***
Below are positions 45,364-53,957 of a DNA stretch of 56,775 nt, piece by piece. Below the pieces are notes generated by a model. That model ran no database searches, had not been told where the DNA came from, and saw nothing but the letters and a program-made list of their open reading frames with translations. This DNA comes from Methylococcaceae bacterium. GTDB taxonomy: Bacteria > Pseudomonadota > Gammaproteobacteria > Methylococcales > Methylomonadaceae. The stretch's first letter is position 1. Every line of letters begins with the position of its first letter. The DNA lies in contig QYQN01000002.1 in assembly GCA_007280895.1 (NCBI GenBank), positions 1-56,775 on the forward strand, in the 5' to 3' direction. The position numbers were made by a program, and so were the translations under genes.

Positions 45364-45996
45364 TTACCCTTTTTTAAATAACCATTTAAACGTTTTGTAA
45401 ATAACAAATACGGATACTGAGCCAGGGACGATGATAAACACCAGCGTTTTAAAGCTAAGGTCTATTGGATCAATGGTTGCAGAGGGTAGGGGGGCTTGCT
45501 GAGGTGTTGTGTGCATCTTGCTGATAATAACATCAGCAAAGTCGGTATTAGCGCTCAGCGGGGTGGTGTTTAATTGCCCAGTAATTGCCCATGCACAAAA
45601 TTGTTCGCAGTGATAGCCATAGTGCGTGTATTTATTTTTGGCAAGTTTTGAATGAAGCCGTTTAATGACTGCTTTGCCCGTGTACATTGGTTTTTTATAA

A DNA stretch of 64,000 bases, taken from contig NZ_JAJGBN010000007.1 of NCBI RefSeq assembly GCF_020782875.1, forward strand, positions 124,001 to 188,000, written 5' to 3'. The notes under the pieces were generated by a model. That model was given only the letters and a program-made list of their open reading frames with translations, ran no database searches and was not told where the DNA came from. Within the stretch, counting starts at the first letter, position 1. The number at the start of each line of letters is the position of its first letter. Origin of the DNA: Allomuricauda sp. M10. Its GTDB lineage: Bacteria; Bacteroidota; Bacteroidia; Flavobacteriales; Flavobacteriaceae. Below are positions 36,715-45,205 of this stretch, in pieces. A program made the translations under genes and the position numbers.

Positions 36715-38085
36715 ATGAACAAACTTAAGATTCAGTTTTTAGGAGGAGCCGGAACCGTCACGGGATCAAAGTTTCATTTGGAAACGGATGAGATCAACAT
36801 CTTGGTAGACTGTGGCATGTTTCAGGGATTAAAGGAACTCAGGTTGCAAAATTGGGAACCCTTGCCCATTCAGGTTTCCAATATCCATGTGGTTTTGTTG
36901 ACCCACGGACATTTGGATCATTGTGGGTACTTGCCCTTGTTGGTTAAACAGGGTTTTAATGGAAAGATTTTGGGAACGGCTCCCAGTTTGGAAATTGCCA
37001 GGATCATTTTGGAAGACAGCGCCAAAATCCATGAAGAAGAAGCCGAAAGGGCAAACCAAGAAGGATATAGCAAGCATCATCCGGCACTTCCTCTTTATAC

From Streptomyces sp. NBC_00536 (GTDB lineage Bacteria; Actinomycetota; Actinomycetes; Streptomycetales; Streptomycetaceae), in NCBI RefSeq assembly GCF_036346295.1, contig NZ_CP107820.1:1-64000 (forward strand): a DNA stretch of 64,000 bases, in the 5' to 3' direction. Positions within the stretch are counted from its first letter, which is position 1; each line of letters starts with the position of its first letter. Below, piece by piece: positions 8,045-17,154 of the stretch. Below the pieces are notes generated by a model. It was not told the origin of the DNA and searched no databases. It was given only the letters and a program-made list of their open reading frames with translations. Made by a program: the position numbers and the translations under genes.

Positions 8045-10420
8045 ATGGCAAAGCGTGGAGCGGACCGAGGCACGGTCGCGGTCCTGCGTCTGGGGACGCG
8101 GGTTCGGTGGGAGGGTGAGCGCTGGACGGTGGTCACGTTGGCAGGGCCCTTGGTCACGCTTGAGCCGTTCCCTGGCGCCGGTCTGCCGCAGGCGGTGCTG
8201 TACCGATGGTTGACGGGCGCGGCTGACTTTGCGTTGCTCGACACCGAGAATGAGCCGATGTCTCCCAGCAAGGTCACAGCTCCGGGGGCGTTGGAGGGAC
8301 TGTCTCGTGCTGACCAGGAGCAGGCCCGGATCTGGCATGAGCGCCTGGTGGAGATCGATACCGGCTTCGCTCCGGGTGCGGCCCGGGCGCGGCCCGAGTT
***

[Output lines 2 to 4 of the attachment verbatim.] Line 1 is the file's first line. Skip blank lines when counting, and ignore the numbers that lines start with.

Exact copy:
Positions 45364-45996
45364 TTACCCTTTTTTAAATAACCATTTAAACGTTTTGTAA
45401 ATAACAAATACGGATACTGAGCCAGGGACGATGATAAACACCAGCGTTTTAAAGCTAAGGTCTATTGGATCAATGGTTGCAGAGGGTAGGGGGGCTTGCT